Researchers have found links between climate change and coccolithophores’ evolution, a species of ocean phytoplankton.
In a study that traced its evolution over 2.8 million years, the scientists found a link between climate change and biological evolution.
Researchers found that coccolithophores’ evolutionary cycles can be correlated to seasonal shifts in the earth’s orbit which occur every 400,000 years. This may also offer a greater understating of variations in the ocean’s carbon cycle, which also occurs every 400,000 years.
The researcher was conducted by an international team including scientists from Rutgers University.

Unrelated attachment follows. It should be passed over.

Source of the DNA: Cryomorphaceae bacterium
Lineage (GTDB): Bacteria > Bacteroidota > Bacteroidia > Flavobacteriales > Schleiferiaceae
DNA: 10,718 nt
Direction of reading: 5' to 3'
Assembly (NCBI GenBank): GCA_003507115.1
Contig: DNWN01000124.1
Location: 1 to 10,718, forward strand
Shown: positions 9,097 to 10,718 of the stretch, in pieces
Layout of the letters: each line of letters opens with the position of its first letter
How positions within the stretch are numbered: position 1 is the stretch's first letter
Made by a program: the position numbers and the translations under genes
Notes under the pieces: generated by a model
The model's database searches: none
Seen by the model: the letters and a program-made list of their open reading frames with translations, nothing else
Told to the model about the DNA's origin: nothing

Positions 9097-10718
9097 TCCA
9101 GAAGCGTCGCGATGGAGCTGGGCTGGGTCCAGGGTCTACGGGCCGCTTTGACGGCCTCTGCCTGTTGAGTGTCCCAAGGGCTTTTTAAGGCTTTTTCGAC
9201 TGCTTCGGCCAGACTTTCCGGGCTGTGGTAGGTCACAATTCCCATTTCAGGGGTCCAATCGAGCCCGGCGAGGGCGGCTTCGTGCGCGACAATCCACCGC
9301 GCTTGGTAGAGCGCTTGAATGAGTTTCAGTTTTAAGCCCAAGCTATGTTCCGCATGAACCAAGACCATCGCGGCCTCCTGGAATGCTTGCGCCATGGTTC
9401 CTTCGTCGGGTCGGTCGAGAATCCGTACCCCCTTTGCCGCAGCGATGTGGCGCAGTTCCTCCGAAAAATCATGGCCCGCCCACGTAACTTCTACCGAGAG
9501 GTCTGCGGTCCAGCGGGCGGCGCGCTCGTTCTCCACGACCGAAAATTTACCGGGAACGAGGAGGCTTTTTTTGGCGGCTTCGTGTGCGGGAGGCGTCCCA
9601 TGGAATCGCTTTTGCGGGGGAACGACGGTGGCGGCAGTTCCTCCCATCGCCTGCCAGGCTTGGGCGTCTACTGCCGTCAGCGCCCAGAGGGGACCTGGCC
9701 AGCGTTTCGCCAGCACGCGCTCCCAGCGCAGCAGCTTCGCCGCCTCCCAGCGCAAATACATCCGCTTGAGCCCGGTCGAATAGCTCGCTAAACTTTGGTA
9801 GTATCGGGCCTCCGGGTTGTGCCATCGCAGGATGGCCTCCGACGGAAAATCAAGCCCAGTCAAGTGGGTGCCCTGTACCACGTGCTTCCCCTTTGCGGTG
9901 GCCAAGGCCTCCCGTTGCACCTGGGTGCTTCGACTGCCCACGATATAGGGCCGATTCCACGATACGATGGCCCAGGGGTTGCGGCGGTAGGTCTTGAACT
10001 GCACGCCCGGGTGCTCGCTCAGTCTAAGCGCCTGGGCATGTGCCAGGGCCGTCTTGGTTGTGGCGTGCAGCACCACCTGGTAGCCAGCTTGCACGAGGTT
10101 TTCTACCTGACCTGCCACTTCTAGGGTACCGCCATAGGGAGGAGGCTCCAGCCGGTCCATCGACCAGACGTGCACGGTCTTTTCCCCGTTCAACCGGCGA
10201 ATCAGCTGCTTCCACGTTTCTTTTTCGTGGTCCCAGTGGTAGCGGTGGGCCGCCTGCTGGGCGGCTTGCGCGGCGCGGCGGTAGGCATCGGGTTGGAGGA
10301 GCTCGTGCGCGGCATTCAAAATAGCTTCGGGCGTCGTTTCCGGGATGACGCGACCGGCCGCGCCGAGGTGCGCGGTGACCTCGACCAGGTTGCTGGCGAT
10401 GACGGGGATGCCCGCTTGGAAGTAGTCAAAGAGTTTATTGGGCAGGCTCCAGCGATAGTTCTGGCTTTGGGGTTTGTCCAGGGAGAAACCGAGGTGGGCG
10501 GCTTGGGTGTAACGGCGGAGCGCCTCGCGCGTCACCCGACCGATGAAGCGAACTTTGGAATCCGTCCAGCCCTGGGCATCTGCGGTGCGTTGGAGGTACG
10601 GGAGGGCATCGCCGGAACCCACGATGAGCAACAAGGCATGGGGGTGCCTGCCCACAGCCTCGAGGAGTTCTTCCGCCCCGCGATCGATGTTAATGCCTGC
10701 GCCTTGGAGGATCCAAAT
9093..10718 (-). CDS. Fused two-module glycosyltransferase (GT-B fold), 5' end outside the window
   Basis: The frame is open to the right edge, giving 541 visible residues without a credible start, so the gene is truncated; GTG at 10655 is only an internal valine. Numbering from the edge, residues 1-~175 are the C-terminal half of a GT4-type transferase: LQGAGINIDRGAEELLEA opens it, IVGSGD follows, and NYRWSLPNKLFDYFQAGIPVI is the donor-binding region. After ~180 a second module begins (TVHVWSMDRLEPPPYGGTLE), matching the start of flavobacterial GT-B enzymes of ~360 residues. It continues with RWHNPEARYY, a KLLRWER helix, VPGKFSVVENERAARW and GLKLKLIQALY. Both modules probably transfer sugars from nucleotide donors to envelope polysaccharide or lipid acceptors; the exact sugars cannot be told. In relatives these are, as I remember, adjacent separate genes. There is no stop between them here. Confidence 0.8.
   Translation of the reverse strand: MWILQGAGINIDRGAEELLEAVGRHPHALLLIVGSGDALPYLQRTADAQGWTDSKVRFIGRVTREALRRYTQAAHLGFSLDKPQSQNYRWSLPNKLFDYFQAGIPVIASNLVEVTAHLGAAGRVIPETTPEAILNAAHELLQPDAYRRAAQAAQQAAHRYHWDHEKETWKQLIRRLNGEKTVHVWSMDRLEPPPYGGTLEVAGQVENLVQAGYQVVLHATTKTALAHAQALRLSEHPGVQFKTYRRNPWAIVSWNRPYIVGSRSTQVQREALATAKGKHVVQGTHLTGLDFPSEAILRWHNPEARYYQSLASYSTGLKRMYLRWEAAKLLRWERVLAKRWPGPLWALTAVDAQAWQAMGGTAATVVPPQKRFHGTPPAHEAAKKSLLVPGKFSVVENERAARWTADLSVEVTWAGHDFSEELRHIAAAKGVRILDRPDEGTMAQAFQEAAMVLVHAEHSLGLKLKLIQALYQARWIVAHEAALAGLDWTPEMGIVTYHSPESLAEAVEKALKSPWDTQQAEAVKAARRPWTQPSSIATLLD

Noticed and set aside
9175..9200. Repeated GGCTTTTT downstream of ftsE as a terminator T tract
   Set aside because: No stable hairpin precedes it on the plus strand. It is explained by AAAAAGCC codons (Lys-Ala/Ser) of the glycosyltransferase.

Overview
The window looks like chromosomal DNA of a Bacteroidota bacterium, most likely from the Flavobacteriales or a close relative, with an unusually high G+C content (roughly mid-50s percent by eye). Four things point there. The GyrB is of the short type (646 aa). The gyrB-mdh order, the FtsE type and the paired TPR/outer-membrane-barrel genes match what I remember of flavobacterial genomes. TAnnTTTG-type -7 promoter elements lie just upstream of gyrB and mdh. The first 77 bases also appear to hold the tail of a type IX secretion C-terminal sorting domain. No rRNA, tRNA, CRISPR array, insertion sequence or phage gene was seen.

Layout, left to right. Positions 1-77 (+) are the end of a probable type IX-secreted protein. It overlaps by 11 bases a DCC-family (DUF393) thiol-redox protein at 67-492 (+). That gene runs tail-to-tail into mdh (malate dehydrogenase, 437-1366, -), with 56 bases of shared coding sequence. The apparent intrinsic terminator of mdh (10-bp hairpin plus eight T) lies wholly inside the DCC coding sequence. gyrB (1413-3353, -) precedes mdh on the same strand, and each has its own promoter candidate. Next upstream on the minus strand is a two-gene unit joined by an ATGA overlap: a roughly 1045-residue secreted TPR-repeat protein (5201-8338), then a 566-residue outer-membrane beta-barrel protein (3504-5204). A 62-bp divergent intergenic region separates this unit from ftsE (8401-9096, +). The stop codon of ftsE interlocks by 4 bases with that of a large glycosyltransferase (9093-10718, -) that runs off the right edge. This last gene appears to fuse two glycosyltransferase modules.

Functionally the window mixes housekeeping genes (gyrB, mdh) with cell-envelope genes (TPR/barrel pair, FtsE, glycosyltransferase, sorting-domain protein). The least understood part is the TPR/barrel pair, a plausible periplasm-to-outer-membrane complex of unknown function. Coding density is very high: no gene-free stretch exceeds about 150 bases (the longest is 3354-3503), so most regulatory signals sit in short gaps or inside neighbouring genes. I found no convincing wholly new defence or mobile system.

According to Yair Roenthal, a Distinguished Professor at Rutgers and study co-author:
“The production of calcium carbonate by these prolific coccolithophore species likely impacted the chemistry of seawater and the oceanic carbon cycle, which in turn could have significant consequences for Earth’s climate through the ocean influence on the concentration of atmospheric carbon dioxide.”
If you’re scientifically inclined, you can read the full research article, published in Nature, here.